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Stuttering, Inherited?

Allan Schwartz, LCSW, Ph.D. was in private practice for more than thirty years. He is a Licensed Clinical Social Worker in the states ...Read More

It is estimated that some three million Americans stutter. In fact, some of our most famous newscasters and Hollywood stars stuttered. Among them are people such as John Stossel of ABC News Program, 20/20, actress Marylyn Monroe, popular singer Carly Simon, actors James Earl Jones, Harvey Keitel, Samuel L. Jackson and many more.

Today, what is know is that stuttering itself is not an emotional or psychological disorder. There was a time when it was thought that everything from anxiety, growing up bilingual, or having sexual frustrations and conflicts, caused stuttering. However, it is also true that having a stutter can and does cause emotional reactions such as low self esteem, anxiety and embarrassment about having to speak.

Science Daily, and it can be found at: http://www.sciencedaily.com

released information last week about the latest findings with regard to stuttering. Studies done in Israel and in the United States reveal that there may be a genetic cause for stuttering. Researchers, working under the National Institute for health, were able to identify areas on several chromosomes that indicated a genetic link to stuttering. It is hoped that specific genes for stuttering will be found and identified. These findings were reported in the American Journal of Human Genetics and the Journal of Communication Disorders.

Professor Ehud Yairi, a Professor at Tel Aviv University and in the Department of Communication Disorders at the University of Illinois, and who himself suffers from stuttering, states that it is important that parents identify their child’s stuttering early and bring them to a speech pathologist. He discovered that there is a long history of stuttering in the male lineage of his family. 

I grew up with a number of friends who suffered from stuttering. At least one of them was fortunate that his stuttering disappeared during his twenties and that is not uncommon. However, I have also known people who continue to stutter to this day. It was always difficult for them to cope because both their friends and the adults in their lives had little patience with them. Also, they found the stuttering to be very frustrating.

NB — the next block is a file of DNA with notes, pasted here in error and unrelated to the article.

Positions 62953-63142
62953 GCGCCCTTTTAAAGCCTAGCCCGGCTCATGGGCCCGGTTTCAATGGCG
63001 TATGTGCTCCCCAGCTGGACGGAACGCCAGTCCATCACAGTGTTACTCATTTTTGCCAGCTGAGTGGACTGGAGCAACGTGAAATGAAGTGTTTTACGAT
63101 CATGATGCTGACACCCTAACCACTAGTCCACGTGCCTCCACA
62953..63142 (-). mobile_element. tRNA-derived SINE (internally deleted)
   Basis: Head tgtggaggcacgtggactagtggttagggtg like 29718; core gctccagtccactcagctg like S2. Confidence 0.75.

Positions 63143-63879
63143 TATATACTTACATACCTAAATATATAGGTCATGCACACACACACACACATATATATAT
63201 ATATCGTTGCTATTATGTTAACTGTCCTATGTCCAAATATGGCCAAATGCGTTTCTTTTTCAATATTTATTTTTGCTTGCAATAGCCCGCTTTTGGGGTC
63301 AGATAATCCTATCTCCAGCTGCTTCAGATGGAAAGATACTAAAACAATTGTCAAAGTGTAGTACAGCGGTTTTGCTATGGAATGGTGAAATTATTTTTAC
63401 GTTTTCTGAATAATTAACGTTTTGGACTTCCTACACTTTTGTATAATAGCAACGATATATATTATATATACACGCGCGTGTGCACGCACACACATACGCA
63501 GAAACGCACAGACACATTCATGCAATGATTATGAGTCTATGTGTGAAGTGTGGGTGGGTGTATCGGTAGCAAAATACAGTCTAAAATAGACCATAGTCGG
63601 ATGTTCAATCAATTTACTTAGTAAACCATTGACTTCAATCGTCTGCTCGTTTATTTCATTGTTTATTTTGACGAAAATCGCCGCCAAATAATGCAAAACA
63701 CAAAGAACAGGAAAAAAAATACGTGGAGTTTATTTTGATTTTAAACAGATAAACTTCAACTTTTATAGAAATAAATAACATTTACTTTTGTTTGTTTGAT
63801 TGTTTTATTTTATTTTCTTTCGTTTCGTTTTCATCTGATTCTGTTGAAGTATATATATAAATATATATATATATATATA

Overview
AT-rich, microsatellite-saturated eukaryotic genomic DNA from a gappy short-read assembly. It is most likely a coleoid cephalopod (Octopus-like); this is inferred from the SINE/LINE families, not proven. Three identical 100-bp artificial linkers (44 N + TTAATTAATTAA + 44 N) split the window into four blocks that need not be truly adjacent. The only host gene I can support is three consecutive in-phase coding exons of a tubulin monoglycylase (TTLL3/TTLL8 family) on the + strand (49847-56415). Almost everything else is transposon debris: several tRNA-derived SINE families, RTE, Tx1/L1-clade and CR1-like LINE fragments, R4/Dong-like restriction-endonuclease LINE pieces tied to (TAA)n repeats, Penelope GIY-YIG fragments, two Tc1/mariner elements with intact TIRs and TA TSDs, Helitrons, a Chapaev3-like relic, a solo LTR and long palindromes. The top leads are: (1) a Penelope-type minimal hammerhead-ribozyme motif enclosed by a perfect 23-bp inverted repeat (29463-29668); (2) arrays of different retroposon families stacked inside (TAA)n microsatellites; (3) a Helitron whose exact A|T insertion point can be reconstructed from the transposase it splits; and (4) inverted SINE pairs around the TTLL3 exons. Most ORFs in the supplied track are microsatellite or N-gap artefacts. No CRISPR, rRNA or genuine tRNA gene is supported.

Perhaps one of the worst experiences for the chronic stutterer is the lack of control they experience with it. This loss of control when they are in situations where they must verbally communicate shakes their self confidence and causes them to feel self conscious. Many of these feelings do not go away after they have recovered from the stutterer. Also, intense anxiety can cause a relapse back into stuttering.

It is important for parents to intervene quickly in this problem so that their child can learn, as much as possible, to overcome the stutter.

It is also important for parents to enlist the help and support of teachers and school officials in preventing the child from becoming a victim of teasing due to the stutter.

It is very hopeful that the specific genes for stuttering can be found. As I see it, there are two reasons for this:

1. Finding the genetic roots for stuttering will make clear to everyone that stuttering is not the fault of the stutterer, nor that he is doing it deliberately.

2. Identifying the specific gene involved will lead to new treatments and, hopefully, a permanent cure.

What are your experiences with this problem? Your comments are welcome.

Allan N. Schwartz, PhD.

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